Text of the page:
Earlier, the romance was described to be held by its readers as an educational experience. The escapism is at odds with the education and knowledge building of the real world. After all, ideal world is fantasy and definitionally not real, so how does it build knowledge about the real world? (p. 186) Readers assume straightforward and unambiguous prose. When readers intend to read works, they do not want convoluted subtext and meaning, but rather clear prose/instruction. This reflects sim games without reflection of the rule systems or meanings. Rather, value or rule system is assumed or taken for granted, never addressed explicitly. (p. 190) Romance follows peculiar strain of detail and realism (as compared to the realism of the novel as described by Ian Watt). Descriptions and scenes are heavy with detail, but of setting, not of character or mood. References to Umbert Eco’s idea of “the technique of the aimless glance”. (p. 194) There is a Jane Austen reference! Austen is hard to understand by readers, they wish to be passive recipients of the story, rather than an active interpreter. (Note that this is at odds with claims made earlier) (pp. 197)

Romances work in a storytelling cycle. Since this is semiprogrammed issue, most of the stories are variations on same theme, are essentially retelling tropes with variations, as in the oral tradition. This falls back to the notion of Barthes’ mythology. Umbert Eco points this out explicitly concerning retellings of Roland the Paladin. “Therefore, the act of retelling that same myth functioned as the ritual reaffirmation of fundamental cultural beliefs and collective aspirations.” (p. 198) The mythological sameness of the romantic heroines is predetermined. There is rigid cultural role establishment. The act of reading is a partial protest, but reaffirms the culturally defined female role. (p. 208)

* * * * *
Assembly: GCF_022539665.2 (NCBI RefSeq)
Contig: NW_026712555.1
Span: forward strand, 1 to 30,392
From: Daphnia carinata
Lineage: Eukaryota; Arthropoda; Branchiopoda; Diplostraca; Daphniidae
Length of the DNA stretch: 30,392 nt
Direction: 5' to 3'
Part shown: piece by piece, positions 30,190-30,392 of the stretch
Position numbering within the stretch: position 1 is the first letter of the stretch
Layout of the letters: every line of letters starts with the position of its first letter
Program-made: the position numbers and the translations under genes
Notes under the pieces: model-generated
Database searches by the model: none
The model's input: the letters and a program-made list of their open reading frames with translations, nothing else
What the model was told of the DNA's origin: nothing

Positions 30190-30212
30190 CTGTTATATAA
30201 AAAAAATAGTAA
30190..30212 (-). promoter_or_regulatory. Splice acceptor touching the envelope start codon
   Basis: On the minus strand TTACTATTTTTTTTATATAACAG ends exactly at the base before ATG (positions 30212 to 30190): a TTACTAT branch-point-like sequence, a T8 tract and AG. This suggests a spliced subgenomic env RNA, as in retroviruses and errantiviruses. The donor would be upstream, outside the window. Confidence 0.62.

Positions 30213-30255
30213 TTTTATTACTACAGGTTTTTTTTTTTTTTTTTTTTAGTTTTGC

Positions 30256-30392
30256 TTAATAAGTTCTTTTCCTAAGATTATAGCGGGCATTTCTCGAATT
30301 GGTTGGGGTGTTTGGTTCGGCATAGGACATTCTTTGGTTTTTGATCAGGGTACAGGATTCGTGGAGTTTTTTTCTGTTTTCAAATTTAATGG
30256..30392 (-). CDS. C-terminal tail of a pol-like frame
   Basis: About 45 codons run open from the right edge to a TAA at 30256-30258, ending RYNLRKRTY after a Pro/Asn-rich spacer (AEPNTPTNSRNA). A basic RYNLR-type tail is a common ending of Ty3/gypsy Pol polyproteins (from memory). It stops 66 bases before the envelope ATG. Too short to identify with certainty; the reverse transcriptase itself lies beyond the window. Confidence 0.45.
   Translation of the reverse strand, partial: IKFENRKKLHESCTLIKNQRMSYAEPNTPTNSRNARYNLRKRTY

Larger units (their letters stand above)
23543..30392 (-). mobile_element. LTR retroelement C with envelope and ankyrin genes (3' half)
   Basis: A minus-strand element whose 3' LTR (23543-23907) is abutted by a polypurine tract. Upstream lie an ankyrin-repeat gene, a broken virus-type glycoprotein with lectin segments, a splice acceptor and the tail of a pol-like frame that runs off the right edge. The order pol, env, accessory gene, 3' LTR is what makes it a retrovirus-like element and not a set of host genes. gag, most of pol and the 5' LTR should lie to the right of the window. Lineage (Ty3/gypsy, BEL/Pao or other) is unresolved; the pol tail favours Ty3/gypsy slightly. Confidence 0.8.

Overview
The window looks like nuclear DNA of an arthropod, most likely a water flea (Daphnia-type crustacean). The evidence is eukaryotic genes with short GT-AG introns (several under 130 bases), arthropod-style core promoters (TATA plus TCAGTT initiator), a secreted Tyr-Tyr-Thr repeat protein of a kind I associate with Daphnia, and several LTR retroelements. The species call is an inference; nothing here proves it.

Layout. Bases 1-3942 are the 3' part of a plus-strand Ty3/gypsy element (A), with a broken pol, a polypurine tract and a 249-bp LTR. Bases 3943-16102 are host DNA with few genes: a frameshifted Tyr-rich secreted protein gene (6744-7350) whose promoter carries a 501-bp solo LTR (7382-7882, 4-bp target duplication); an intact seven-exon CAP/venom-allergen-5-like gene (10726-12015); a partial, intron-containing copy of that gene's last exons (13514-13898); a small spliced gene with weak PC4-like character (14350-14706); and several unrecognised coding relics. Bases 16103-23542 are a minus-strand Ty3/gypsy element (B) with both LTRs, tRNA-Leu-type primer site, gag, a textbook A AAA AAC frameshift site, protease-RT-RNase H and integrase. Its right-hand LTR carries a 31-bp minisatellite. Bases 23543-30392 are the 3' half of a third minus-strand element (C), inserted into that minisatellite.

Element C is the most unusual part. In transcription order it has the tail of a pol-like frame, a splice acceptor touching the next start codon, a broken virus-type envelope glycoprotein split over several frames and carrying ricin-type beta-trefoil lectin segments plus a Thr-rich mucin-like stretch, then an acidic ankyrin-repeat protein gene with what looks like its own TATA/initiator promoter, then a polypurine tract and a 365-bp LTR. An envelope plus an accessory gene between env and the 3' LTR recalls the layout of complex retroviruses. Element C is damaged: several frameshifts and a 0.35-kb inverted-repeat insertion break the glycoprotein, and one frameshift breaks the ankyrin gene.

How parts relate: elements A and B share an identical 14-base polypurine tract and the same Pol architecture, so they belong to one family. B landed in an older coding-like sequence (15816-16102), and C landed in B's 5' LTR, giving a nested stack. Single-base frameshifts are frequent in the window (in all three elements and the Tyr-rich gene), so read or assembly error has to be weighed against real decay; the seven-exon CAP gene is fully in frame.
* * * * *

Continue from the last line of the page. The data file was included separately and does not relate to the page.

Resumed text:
Romance relates to Jameson and the utopian movement. (p. 215) Mass produced art has a cultural power (ideology of contemporary cultural forms), consider other mass produced art, such as games. “If we can learn, then, to look at the ways in which various groups appropriate and use the mass-produced art of our culture, I suspect that we may well begin to uderstand that although the ideological poower of conteporary cultural forms is enormous, indeed sometimes even frightening, that power is not yet all-pervasive, totally vigilant, or complete. Interstices still exist within the social fabric where opposition is carried out by people who are not satisfied by their place within it or by the restricted material and emotional rewards that accompany it.” (p. 222)

Reading Info:
Author/EditorRadway, Janice
TitleReading the Romance: Women, Patriarchy, and Popular Literature
Tagsspecials, media theory, narrative, feminism
LookupGoogle Scholar, Google Books, Amazon

No Comments »

No comments yet.

RSS feed for comments on this post. TrackBack URI

Leave a comment

You must be logged in to post a comment.